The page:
WASHINGTON – Sen. Carl Levin, D-Mich., chairman of the Senate Armed Services Committee, and Sen. James Inhofe, R-Okla., the committee’s ranking member, have written to Defense Secretary Chuck Hagel seeking guidance on how to achieve the $52 billion in fiscal year 2014 defense savings required by the Budget Control Act.
“I believe we should replace sequestration – both the defense and domestic cuts – with a balanced deficit reduction plan,” Levin said. “The plan we have asked Secretary Hagel to provide will show how devastating these cuts would be for the Department of Defense (DOD). Similar plans from other federal agencies would make clear the need to avoid sequestration in those agencies as well. I hope other committees make similar requests of the departments in their jurisdiction, so that we can demonstrate to our colleagues and the American people how urgent it is that we end sequestration and substitute a balanced approach to budgeting and deficits.”
"The men and women of our military have already endured almost $600 billion in cuts and stand to lose another $52 billion next year because of a failure to address sequestration," said Inhofe. “Our military was told last year not to worry about sequestration, that it would not happen, but the failed promise has led to an enormous amount of uncertainty that has prevented our military leaders from properly planning to ensure the capabilities and readiness of our force. It is vital for DOD and Secretary Hagel to provide Congress with a detailed plan for the implementation of the FY’14 defense cuts so that my colleagues and the American public will have a clear understanding of what the future holds for our military capabilities and overall national security."
The full text of the letter follows:
May 2, 2013
The Honorable Chuck Hagel
Secretary of Defense
Dear Mr. Secretary:
As you know, the President’s budget and the budgets passed by the Senate and the House of Representatives all assume that we will avoid sequestration in fiscal year 2014. To date, however, there has been virtually no sign of movement toward a bipartisan agreement that would enable us to do so. In the absence of such an agreement, the Department of Defense (DOD) budget will face an across-the-board reduction of $52 billion early next year.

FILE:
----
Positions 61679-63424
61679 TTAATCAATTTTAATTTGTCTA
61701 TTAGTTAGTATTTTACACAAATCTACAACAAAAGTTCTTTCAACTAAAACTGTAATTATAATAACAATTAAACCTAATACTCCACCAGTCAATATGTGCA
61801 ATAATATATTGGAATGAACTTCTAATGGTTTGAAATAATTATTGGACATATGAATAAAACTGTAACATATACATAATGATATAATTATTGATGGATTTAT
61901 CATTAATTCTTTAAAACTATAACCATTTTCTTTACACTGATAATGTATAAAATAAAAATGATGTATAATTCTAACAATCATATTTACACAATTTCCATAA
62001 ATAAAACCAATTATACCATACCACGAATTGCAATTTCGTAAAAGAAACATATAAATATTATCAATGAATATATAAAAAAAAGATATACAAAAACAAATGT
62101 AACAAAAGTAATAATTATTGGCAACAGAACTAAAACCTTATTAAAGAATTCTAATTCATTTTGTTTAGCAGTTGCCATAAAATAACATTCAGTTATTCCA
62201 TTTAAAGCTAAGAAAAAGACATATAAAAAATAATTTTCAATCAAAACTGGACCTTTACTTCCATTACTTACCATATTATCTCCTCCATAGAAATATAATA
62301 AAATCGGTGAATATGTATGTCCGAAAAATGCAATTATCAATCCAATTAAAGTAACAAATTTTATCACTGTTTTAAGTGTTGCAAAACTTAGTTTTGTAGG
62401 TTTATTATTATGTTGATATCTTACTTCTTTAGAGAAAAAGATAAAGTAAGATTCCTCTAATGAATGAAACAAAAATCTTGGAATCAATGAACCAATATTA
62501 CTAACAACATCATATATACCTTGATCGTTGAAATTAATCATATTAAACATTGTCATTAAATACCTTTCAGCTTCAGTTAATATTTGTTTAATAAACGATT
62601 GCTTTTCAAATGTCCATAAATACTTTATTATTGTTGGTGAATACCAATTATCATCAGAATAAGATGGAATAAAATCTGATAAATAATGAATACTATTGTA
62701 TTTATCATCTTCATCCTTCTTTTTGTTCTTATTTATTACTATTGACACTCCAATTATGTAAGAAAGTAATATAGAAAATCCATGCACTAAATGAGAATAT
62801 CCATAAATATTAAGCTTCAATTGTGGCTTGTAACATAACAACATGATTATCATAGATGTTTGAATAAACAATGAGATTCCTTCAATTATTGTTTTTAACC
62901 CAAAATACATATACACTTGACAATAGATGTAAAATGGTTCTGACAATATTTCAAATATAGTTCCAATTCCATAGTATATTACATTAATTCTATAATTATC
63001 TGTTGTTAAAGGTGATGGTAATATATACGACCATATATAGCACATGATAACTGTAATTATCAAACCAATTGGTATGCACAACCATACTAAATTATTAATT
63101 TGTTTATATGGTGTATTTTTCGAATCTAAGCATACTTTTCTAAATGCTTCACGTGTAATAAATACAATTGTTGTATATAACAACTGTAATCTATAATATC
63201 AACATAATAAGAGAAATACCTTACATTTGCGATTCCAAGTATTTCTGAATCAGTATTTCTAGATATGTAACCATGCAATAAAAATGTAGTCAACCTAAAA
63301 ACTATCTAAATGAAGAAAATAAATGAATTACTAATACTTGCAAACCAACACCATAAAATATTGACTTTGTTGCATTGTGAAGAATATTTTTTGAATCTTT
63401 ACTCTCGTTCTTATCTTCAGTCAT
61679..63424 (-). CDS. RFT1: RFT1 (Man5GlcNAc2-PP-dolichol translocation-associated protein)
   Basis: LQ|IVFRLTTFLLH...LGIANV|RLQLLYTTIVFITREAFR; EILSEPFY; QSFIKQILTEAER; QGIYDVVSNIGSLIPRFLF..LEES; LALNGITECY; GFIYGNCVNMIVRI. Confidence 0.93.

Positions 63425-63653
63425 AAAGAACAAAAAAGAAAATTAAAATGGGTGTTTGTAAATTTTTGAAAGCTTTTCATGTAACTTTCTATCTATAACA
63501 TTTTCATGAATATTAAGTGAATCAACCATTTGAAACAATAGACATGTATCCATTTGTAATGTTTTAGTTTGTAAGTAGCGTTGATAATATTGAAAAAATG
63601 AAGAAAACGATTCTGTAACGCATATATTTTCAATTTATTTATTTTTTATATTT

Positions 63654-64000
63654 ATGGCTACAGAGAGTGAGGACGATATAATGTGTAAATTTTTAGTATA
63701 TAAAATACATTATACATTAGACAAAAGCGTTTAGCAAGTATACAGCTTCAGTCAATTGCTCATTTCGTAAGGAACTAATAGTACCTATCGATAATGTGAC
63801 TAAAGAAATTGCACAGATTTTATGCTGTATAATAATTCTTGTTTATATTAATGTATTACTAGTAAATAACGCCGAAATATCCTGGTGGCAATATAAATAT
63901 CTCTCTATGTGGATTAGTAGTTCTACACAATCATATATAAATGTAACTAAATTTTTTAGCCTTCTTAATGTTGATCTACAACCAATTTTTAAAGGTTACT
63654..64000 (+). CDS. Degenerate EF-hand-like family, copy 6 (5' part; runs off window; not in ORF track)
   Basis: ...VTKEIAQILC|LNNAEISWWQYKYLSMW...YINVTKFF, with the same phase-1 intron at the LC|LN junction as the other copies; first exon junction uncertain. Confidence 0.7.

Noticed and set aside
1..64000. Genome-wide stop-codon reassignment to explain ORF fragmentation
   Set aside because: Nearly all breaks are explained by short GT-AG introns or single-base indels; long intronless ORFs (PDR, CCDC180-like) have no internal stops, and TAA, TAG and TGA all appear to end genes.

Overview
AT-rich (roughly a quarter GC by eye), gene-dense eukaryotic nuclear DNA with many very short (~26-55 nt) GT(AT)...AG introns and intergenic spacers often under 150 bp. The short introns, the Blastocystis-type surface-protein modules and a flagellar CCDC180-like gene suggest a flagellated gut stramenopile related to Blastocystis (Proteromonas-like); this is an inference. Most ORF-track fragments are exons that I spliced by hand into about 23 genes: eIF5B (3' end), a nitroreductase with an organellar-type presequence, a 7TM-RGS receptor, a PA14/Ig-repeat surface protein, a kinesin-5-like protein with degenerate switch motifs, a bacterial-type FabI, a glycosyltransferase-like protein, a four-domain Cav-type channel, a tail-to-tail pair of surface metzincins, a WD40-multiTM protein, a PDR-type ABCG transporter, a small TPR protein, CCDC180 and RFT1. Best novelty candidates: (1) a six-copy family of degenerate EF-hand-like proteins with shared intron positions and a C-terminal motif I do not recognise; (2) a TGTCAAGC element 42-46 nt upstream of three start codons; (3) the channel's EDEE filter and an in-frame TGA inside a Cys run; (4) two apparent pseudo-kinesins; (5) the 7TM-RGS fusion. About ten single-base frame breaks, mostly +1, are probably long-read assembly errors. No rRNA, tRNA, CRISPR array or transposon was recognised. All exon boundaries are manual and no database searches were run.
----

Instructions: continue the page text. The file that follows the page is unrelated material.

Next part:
Virtually every DOD witness who has come before the Armed Services Committee this year has testified that an additional round of sequestration in fiscal year 2014 would be devastating for the department. For example, Secretary of the Army John McHugh told the committee last week: “Simply put, to continue sequestration into fiscal year '14 and beyond would not only be irresponsible [and] devastating to the force, but it would also directly hamper our ability to . . . provide sufficiently trained and ready forces to protect our national interests.” As Secretary of the Navy Ray Mabus explained, the impact would only be made worse by the fact that sequestration “is a fairly mindless way of cutting funds” that “does not allow money to be matched against strategy.”
Despite this testimony, many members of Congress and the public still seem to have the view that sequestration is an effective way to cut government spending and can be made workable simply by providing the department with additional flexibility or making minor adjustments. As a result, there is an increasing risk that DOD and other federal agencies may face sequestration again in 2014.
For this reason, we request that you provide us, by no later than July 1, 2013, a package of reductions to the fiscal year 2014 defense budget that you believe to be the most workable approach for meeting the $52 billion savings requirement established by the Budget Control Act. We believe that the identification of these specific reductions will serve both to help Congress and the department prepare for the possibility that we will be unable to avoid another round of sequestration and to show Congress and the public how unpalatable that outcome would be.
We recognize that it will not be easy to put together such a package. In our view, however, a concrete demonstration of the painful choices the department would have to make to cut $52 billion from its budget may be our last, best hope of avoiding sequestration altogether.
Thank you for your attention to this matter.
James M. Inhofe